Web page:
AS an ex-high school teacher in Leeds, I take exception to Christopher Tyne’s letter (YEP, October 30) which, among other things, witters on about ‘what parents want’ ‘the needs of their children’ and ‘the diktat of the teaching profession’, not forgetting his claim that ‘teachers simply have too much power’.
Mr Tyne hasn’t got a clue about what a modern day school is like – in fact, he would be disturbed I am sure, were he to actually witness just who does have the power in schools.
It is the children themselves that are in charge now.
You wouldn’t believe it Mr Tyne, in fact I suspect you would be quite upset if you actually witnessed the behaviour of many youngsters in schools today.
If teachers had any power at all, I wouldn’t have walked away at just 50 years old, taking with me so much that I had to give and to offer.
Similarly for so many new to the profession, having completed their training, they also refuse to ‘put up with the indiscipline’ and walk away.
If schools insist on the correct footwear and send a child home for being in breach of uniform, then good for the school.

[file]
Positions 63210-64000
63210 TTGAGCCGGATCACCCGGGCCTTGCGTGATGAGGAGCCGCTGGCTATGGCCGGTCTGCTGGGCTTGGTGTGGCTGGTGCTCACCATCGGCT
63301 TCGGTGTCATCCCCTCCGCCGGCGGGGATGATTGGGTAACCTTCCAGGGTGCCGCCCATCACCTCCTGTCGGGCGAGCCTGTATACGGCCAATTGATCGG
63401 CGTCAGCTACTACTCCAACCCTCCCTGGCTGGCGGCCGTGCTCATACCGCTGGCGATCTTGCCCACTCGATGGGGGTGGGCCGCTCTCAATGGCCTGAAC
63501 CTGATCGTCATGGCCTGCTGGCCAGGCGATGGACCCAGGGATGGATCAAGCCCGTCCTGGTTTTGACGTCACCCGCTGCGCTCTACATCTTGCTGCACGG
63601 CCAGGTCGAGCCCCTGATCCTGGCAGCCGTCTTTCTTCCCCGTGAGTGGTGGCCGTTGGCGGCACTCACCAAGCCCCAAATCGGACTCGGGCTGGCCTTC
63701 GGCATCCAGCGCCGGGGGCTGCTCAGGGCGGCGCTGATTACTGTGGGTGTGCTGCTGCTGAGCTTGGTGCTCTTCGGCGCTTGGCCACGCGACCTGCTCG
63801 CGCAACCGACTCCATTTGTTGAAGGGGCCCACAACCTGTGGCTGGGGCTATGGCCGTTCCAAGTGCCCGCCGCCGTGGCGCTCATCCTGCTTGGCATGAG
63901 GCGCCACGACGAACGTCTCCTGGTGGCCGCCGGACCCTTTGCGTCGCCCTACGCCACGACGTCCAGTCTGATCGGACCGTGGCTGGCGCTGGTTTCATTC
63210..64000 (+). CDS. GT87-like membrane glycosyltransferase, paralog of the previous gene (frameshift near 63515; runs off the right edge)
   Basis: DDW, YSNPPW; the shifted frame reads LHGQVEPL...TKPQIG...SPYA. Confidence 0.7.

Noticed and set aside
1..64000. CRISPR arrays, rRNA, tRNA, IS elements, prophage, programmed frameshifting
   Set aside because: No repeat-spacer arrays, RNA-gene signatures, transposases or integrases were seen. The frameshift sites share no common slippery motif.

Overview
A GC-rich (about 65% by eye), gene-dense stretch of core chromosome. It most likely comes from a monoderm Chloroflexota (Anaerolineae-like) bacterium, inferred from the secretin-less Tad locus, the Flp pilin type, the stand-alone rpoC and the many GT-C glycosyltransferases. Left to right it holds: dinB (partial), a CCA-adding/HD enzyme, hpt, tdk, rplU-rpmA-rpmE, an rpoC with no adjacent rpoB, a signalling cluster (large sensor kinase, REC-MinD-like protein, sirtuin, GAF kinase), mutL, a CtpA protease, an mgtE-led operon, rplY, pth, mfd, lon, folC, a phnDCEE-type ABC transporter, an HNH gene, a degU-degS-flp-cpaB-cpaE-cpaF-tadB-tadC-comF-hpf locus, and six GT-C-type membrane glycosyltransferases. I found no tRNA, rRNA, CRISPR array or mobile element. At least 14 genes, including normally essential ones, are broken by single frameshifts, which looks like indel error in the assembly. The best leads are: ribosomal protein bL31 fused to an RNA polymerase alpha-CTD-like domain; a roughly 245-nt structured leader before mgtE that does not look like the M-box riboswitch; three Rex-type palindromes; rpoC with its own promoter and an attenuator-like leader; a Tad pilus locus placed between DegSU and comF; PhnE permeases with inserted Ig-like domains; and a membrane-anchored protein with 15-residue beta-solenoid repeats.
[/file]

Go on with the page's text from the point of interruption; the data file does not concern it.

It’s the ‘do-gooders’ like you that have contributed to this mess in the first place, and your views are born of ignorance, so glaring that I am compelled to put pen to paper.
You should be supporting the teaching profession, over all issues including holidays in term time, not blaming it.
You are very uninformed Mr Tyne, and think that schools are just like you left them, obviously many decades ago.
With regard to discipline, I only wish they were.
K Palmer, Leeds
How did we get in this situation?
TWO articles in the YEP (October 31) caught my eye.
First, on page four, the story which said that ‘many households, including those in low paid employment, are struggling to make ends meet. Average debt is now almost £4,000”.
Then, on page 22, was the story that ‘hospitals in Yorkshire are facing debts of more than £100m, triggering warnings NHS finances are plunging into crisis’.
Yet only yesterday I read that Oxfam is demanding action as the wealth gap ‘explodes’, with the world’s richest people seeing their wealth increase by half a million dollars every minute.
Earlier this year, Oxfam said the world’s 85 billionaires owned the same wealth as the poorest half of the world’s population. Inequality is growing in a similar way in this country.